Extraordinary events such as the COVID-19 outbreak are powerful catalysts for governance change, as they suddenly bring obscure regulations into public focus. And with their vast number of business headquarters, few places experience that effect like the Channel Islands.
So, last month, we took our Governance Grand Tour to Jersey, to find out about the unique challenges faced by local governance professionals, and how they’re tackling them. Here’s what we learnt.
The Channel Islands: A playing field like no other
Organisations in the Channel Islands face a unique set of challenges, in addition to those commonly faced by UK entities.
To reap the benefits of offshore structures, organisations must adhere to strict substance laws, and hosting local board meetings is key to meeting these requirements. Many organisations also operate in heavily regulated industries, such as Real Estate and Fund Administration. This brings a heavy focus on compliance — making sure you’re playing by the rules — which can make it harder to focus on strategy, or addressing future, emerging challenges.
An additional, unique factor is the role of Trust & Corporate Service Providers (TCSPs). A typical TCSP will provide governance support services to a wide range of organisations, bringing expert advice but also producing hundreds of board packs a year, and facilitating countless meetings.
For each board meeting to be a success, the board must carve out time for the priorities that really matter. Across our clients, from FTSE 100s to small charities and fast-growing SMEs, we know how much of a challenge that is for governance professionals. Now, just imagine doing that across multiple businesses at a time.
Too bogged-down to move?
So what do governance professionals in Jersey think are the biggest issues for them and their boards in today’s climate? The majority (nearly 60%) agreed the growing burden of regulatory responsibility and risk was the single largest issue for Channel Islands-based boards. With ever-changing regulations in already heavily regulated industries, this was an area many felt passionate about.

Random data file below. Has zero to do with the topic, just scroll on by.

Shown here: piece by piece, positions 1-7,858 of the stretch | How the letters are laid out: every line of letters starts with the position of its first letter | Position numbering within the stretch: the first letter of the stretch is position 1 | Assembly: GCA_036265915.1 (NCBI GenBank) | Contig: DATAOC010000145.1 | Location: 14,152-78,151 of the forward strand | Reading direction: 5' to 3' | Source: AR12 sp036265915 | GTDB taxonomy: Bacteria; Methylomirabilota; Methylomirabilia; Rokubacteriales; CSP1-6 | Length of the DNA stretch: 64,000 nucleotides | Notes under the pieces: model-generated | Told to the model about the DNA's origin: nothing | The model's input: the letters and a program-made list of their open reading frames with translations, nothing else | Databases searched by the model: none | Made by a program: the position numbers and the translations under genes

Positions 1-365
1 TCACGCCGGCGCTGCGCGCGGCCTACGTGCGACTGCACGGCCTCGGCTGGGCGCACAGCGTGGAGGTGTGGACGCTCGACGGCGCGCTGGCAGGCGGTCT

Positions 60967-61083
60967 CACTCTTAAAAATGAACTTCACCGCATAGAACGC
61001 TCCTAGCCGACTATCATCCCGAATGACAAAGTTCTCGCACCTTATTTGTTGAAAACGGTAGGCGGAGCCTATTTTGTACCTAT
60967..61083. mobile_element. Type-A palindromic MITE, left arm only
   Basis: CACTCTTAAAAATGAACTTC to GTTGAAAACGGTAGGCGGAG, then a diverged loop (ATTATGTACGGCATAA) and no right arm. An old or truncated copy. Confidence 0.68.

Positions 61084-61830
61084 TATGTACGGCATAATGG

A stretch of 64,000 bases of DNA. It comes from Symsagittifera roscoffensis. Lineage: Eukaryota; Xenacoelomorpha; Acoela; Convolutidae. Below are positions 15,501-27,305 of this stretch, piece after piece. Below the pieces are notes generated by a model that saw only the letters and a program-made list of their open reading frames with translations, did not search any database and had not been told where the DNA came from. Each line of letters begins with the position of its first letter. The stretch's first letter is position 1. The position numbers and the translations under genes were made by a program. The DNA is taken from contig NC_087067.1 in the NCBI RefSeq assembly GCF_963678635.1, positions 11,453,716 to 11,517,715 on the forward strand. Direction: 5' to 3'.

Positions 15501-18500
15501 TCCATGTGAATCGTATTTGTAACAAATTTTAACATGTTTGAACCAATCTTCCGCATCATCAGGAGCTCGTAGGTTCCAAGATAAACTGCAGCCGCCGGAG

Do board members share this view? More than half of those surveyed felt their boards were prioritising operational performance over anything else — leaving little room for forward-looking conversations, or engaging with the implications of a changing regulatory landscape. Equally worrying, one-third of governance professionals felt their boards were poorly equipped to address this state of affairs.
Change starts in the boardroom
So, if boards need to focus more on regulatory change and less on operational performance, how can they achieve this in practice?
Much starts with the meetings themselves. There are several factors to consider when setting a board meeting up for success, the relative importance of which can vary from business to business. For the governance professionals we spoke to, the most important were:
- Having the right people in the room.
With varying skillsets, experiences, and backgrounds to enable true diversity of thought. Most importantly, this group needs to be chaired by someone aligned with the organisation’s priorities and who can get the most from each individual member of the board.
- Having focused discussions.
Discussions need to be focused on outcomes, with good decision-making the main objective for each conversation. This is where a good chair will shine. Boards must also have access to accurate and insightful information ahead of time, to enable them to take decisive action efficiently.
- Being united by a shared purpose.
If boards are to govern with purpose, time must be spent adequately on the topics that will enable the organisation to achieve said purpose and the organisation’s goals. A thoughtful agenda — which ensures you focus on the big issues up front, rather than wasting energy on admin tasks — is the first step in achieving this.
One widely held concern was around the willingness of boards and governance professionals to adopt such measures, due to ingrained habit and convention. But in the current crisis, will old ways of working survive?
Boards and leaders need real-time communication, supported by real-time information, to make quick, emergency decisions. As the pandemic has them adapt to meeting remotely, this idea of real-time boards is becoming a reality. And there’s no reason for it to disappear once physical meetings become a thing again, either: a board connected by technology and unified behind a shared purpose shouldn’t only be reserved for times of crisis.
In Jersey just as elsewhere, now is the time for boards to challenge their ways of working.